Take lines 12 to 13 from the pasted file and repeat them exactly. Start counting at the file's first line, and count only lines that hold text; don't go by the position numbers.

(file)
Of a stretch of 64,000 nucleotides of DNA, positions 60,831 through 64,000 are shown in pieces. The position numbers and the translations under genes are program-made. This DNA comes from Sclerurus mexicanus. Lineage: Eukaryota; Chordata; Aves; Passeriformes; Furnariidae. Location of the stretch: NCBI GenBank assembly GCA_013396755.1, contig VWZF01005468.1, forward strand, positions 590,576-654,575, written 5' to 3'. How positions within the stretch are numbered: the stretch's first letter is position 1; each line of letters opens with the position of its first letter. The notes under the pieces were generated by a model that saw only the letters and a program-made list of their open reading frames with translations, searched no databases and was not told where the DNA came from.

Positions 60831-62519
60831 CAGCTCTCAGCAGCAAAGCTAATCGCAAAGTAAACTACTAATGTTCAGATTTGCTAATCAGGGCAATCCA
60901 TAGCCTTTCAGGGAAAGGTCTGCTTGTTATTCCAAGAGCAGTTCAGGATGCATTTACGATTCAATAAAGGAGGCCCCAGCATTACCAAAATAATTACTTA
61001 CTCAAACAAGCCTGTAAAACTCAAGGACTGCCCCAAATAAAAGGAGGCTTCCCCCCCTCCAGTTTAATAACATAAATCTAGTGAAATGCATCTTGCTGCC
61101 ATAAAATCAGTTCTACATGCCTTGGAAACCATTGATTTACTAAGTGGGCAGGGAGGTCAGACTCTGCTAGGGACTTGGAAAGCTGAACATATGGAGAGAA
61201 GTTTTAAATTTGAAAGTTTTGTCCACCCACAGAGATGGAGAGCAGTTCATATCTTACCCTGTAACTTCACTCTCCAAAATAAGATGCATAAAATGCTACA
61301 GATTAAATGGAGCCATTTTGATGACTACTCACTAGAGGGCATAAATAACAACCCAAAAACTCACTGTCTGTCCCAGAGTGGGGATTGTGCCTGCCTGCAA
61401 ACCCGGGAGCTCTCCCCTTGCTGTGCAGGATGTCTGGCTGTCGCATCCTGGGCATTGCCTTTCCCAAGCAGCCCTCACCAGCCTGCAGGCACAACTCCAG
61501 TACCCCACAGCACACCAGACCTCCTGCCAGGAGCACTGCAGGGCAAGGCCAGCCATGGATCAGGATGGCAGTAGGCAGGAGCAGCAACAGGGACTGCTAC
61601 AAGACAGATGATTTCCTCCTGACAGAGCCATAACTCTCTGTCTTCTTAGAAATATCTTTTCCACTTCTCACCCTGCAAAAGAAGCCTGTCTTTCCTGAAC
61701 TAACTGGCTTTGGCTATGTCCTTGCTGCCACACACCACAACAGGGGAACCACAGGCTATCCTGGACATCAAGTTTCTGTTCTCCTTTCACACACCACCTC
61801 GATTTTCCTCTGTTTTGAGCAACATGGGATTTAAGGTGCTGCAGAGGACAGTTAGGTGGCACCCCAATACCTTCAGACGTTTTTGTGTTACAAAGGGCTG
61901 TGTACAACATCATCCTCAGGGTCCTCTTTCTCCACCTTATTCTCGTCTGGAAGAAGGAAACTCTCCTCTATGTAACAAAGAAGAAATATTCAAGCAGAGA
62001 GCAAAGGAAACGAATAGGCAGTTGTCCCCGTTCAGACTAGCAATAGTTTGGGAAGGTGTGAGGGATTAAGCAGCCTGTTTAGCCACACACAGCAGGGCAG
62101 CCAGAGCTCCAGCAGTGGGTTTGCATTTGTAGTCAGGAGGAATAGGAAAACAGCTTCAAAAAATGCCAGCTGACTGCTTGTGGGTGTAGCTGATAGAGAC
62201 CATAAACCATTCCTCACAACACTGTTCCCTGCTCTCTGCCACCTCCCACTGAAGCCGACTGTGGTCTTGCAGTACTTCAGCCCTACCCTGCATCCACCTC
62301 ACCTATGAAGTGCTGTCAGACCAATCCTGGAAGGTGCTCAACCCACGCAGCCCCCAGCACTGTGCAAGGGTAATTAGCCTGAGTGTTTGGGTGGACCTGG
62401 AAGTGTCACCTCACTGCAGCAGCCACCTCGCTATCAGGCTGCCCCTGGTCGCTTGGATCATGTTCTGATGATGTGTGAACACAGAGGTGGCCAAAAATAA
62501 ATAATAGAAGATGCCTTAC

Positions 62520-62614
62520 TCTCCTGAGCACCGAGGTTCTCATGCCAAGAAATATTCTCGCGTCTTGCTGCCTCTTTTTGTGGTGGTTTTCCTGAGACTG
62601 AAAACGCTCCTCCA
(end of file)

61701 TAACTGGCTTTGGCTATGTCCTTGCTGCCACACACCACAACAGGGGAACCACAGGCTATCCTGGACATCAAGTTTCTGTTCTCCTTTCACACACCACCTC
61801 GATTTTCCTCTGTTTTGAGCAACATGGGATTTAAGGTGCTGCAGAGGACAGTTAGGTGGCACCCCAATACCTTCAGACGTTTTTGTGTTACAAAGGGCTG